I doubt that we'll ever abandon the idea of uniformly constructed text strings to represent instances of things in categories. What were moving toward instead is a shared system where the identity of things such as Beethoven's 9th symphony is represented primarily by a machine-actionable ID. That ID in turn will be associated with one or more standard  text strings for representing the Work in appropriate contexts.  Full heading strings will still be appropriate in index lists. Clusters of faceted information associated with the ID will be another version of this representation, useful for faceted result displays. Associating a collection with the IDs for the Works it contains will be  more important than associating it with particular text strings; but the end user views will still follow some kind of cataloging standard for textual representation.


On Wed, Aug 28, 2013 at 2:36 PM, Trail, Nate <[log in to unmask]> wrote:
Jean, I don't know about uniform titles ceasing to exist as strings, but currently, if you can construct it based on the individual properties, systems will be able to do that going forward. I would suspect that systems would keep the constructed strings as indexable entities whether or not the cataloger enters the parts that way.


-----Original Message-----
From: Bibliographic Framework Transition Initiative Forum [mailto:[log in to unmask]] On Behalf Of Harden, Jean
Sent: Wednesday, August 28, 2013 3:06 PM
To: [log in to unmask]
Subject: Re: [BIBFRAME] What used to be uniform titles

So there's such a thing as a Grouping Work, in addition to a regular Work? And this will function properly even though eventually those strings won't exist as strings? In the (to use today's terms) authority record for that Beethoven piece or any other music composition, the title, medium, number(s), key, and/or if relevant, other bits of identifying information will be present, but they won't be preassembled into a string. They are in different elements (currently, different MARC tags and sometimes different subfields within a MARC tag), so they are entirely distinguishable by machine, but the string eventually won't exist as a string. Bibframe is going to be able to handle all that?


-----Original Message-----
From: Bibliographic Framework Transition Initiative Forum [mailto:[log in to unmask]] On Behalf Of Trail, Nate
Sent: Wednesday, August 28, 2013 9:36 AM
To: [log in to unmask]
Subject: Re: [BIBFRAME] What used to be uniform titles


Each of those titles would be BIBFRAME Works in their own right, but would also relate to a grouping Work with what you have as the uniform title as it's title.
Therefore, a search for the "Robert Shaw legacy" would tell you it's part of a larger collection of stuff, and a search for your uniform title string will allow you to discover the individual titles associated with it.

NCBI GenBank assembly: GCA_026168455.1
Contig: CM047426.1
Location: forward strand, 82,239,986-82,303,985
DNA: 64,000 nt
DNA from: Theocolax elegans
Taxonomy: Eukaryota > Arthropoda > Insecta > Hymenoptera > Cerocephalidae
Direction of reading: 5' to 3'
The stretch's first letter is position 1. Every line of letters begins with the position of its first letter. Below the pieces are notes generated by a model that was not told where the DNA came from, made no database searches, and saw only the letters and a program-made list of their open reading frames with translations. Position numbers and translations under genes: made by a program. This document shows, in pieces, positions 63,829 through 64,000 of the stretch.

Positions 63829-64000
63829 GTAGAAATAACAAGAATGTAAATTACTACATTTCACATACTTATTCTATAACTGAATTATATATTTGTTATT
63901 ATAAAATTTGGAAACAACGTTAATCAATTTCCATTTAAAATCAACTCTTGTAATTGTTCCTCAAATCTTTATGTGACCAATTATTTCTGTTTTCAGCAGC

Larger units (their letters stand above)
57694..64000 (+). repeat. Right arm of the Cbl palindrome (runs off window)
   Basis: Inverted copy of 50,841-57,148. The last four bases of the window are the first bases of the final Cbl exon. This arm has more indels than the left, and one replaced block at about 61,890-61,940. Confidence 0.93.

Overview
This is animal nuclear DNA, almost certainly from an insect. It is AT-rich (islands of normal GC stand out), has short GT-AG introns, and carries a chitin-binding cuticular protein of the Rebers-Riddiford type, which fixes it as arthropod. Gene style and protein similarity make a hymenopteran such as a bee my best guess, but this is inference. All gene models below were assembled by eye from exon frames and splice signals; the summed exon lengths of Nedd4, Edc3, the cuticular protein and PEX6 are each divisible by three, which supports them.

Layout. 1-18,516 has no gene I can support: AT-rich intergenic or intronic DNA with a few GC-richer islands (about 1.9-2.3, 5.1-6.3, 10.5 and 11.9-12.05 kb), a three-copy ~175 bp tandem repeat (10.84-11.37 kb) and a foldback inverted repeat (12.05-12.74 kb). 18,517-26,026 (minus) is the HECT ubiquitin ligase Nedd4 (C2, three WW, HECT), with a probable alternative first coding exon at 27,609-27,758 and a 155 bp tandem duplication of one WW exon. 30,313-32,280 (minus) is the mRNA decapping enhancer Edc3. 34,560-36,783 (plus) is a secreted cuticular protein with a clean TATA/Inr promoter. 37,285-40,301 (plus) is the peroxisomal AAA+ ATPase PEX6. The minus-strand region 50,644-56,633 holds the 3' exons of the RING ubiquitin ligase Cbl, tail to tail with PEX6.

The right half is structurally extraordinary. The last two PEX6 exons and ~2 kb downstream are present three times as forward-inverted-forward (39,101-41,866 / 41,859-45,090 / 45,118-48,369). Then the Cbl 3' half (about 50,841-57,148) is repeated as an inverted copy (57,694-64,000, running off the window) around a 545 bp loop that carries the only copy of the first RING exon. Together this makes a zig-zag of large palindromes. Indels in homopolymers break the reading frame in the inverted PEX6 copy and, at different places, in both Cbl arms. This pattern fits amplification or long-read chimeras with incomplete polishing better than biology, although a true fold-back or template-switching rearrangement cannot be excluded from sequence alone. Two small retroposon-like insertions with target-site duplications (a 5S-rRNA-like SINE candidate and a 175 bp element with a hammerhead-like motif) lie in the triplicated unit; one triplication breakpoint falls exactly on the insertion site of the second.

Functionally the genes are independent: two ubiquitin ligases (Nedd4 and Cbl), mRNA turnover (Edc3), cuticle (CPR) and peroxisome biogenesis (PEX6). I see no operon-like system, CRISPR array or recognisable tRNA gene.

-----Original Message-----
From: Bibliographic Framework Transition Initiative Forum [mailto:[log in to unmask]] On Behalf Of Harden, Jean
Sent: Tuesday, August 27, 2013 3:53 PM
To: [log in to unmask]
Subject: [BIBFRAME] What used to be uniform titles

I haven't seen anything yet that struck me as handling this situation (but quite possibly I've missed something):

In my library we have publications with these titles:

.       Beethoven greatest hits
.       Historische Aufnahmen
.       Wilhelm Furtwängler
.       WRR Classical 101.1 FM, 50th anniversary
.       The Robert Shaw legacy (1956-1997)
.       Discover the symphony
.       The artistry of Philippe Herreweghe
.       Joy! The great composers' hits for the 70's

All of them (and many more) contain, in whole or in part, the work (FRBR sense) we in the U.S. have been calling Beethoven, Ludwig van, 1770-1827. Symphonies, no. 9, op. 125, D minor

The work is currently identified by a conjunction of the composer's name and a title formulated by recipe, but no publication is ever going to have exactly that title on the title page or the disc label or the title frame/title screen or any other imaginable source within the resource. Although all but one of my examples are in English, that is pure chance; resources containing this work might be in any language, but the notation will be readable even by a user who cannot read the title.

RDA allows for recording all the information in that string, but eventually it will not exist as a string constructed by the cataloger. Right now RDA does include rules for formulating such strings, but those are, as I understand it, an interim measure. Eventually, they will not exist. Nevertheless, Bibframe will need to give users a way to find all the resources that contain some particular "work" of this sort.

How does Bibframe accommodate such FRBR works and make them discoverable?

Jean Harden
Coordinator of Music Technical Services
University of North Texas
Denton, TX  76203
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Stephen Hearn, Metadata Strategist
Technical Services, University Libraries
University of Minnesota
160 Wilson Library
309 19th Avenue South
Minneapolis, MN 55455
Ph: 612-625-2328
Fx: 612-625-3428